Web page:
*High v. low analysis; no association between food group intake and chronic disease; ↑ increased risk with higher intake; decreased risk with higher intake; NA, not assessed. The thickness of arrows corresponds to the quality of evidence: / = high; / = moderate; / = low; / = very low.

Credibility of the evidence

Table 3 gives an overview of the NutriGrade judgement on the association between intake of food groups and the risk of chronic diseases derived from meta-analyses of cohort studies(103107). The credibility of evidence was rated high for the inverse association between whole grain intake and the risk of all-cause mortality and T2D, as well as for the positive association between red meat, processed meat and SSB and the risk of T2D. For these associations, further research probably will not change our confidence in the estimates. Most of the evidence for the associations between the twelve food groups and chronic disease risk is based on low and moderate quality of evidence, and further research could provide or add (important) evidence.

Conclusions

FBDG are the preferred approach to guide the population regarding their dietary habits, and such guidelines should be based on a high grade of evidence as requested in many other areas of public health practice. The most straightforward approach to generate evidence is meta-analysing published data based on a careful phrasing of the research question (participants, interventions/exposure, comparisons, outcomes and study design). Hereby, it is important to generate evidence by applying meta-analytical methods to both major study designs (RCT and cohort studies). Regarding credibility of evidence assessment, risk of bias and other characteristics of the meta-analyses should be assessed, rated and scored (NutriGrade).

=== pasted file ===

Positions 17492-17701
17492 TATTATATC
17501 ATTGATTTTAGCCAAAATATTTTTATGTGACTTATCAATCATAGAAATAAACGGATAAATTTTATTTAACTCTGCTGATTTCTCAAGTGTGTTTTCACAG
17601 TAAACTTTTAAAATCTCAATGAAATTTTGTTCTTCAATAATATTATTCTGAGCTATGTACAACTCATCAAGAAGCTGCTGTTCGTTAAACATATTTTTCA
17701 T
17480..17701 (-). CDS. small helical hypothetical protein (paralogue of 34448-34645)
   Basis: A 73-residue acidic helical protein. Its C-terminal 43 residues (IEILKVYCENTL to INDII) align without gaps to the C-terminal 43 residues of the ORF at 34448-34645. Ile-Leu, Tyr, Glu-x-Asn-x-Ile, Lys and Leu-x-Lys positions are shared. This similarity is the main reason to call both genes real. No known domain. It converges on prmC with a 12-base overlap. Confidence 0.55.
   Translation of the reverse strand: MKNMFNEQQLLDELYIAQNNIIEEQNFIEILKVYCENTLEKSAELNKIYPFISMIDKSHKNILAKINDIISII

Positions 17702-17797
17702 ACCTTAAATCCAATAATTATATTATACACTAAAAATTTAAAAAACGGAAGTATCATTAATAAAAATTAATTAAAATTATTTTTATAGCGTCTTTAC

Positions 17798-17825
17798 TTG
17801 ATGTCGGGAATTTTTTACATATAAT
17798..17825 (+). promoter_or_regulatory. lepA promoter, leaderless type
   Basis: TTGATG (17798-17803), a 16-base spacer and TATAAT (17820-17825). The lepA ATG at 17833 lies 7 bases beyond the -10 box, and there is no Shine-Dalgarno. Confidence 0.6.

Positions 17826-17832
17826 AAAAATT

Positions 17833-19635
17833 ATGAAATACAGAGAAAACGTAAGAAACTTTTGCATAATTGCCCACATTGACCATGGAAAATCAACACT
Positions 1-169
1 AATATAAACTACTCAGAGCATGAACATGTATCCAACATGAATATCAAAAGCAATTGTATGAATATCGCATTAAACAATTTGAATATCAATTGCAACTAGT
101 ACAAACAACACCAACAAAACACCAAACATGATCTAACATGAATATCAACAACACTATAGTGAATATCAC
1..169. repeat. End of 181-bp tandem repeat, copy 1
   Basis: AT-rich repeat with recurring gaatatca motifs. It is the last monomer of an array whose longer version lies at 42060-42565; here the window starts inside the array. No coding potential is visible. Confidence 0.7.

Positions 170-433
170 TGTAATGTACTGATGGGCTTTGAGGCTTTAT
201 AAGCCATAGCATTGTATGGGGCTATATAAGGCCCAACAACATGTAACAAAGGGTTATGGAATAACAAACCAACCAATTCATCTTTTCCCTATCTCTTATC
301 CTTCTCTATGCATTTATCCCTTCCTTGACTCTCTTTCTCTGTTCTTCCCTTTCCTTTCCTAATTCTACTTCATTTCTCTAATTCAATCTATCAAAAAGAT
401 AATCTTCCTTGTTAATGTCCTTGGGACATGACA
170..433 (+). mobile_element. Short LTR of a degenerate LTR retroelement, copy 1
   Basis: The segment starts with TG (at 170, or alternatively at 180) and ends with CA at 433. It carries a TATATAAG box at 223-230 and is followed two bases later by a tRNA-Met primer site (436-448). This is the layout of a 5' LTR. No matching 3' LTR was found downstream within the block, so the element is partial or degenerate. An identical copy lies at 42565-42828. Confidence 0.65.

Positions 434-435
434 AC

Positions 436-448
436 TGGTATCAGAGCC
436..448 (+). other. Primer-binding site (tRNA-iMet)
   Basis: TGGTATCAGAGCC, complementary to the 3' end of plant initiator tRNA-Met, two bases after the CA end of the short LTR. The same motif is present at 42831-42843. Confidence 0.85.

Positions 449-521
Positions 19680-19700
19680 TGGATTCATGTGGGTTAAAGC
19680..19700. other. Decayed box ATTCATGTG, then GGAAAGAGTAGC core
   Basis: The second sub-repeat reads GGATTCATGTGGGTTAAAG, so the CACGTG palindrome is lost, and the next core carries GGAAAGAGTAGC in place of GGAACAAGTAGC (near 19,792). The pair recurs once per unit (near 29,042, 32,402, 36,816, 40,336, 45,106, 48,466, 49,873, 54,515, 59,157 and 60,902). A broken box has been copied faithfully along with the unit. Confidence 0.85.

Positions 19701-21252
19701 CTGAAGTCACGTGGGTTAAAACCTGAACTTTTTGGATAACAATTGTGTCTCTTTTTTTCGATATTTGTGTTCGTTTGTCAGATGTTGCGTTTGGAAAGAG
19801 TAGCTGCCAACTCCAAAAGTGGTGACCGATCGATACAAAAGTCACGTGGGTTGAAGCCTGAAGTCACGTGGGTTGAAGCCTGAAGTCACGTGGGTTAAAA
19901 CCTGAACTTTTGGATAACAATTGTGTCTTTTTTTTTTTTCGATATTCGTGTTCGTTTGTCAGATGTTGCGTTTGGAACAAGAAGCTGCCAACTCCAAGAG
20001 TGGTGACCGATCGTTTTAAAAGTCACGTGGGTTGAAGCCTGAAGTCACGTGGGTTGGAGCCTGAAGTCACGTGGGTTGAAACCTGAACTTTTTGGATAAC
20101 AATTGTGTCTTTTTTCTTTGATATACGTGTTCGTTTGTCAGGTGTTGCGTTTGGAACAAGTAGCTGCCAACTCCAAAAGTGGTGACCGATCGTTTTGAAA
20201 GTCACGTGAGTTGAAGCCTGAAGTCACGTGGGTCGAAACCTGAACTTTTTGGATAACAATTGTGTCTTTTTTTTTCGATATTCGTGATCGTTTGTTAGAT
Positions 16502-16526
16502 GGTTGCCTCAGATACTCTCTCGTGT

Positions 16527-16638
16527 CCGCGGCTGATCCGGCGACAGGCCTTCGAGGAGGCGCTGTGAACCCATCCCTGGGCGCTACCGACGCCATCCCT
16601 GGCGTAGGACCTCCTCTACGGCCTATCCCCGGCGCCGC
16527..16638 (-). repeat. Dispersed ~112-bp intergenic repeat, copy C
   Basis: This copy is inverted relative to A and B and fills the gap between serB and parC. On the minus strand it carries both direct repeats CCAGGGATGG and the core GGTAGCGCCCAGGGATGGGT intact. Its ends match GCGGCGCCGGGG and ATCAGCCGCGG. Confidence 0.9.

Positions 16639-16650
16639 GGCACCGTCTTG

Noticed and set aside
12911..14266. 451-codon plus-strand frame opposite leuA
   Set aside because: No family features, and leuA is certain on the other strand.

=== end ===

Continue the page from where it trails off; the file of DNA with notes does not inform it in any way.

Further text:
Evidence from large meta-analyses of cohort studies suggest that higher intake of plant origin food groups such as whole grains, fruit, vegetables, nuts and legumes are associated with a lower risk of chronic diseases, whereas higher intake of red and processed meat and SSB are associated with increased risk of T2D, CVD and hypertension. Although the evidence from meta-analyses of RCT is much more incomplete, it was shown that several food groups such as whole grains, fruit and vegetables, nuts, legumes and fish had a beneficial effect on the cardio-metabolic risk profile. To further contribute to the evaluation of the complete picture of FBDG, we propose conducting NMA of RCT considering and rating different food groups in one analysis. Moreover, the health impact of the different foods can be calculated by DALY for the various clinical outcomes and the overall results compared across the food groups and across approaches that consider the correlations between health outcomes. For future FBDG, we recommend to implement evidence from pairwise and NMA and to quantify the health impact of diet–disease relationships.

Financial Support

None.

Conflict of Interest

None.

Authorship

L. S., S. S., B. D., K. I., S. K., and H. B. wrote the first draft of the paper. All authors contributed to the paper's content and made suggestions and edits to drafts. All authors have read and approved the final version of the paper.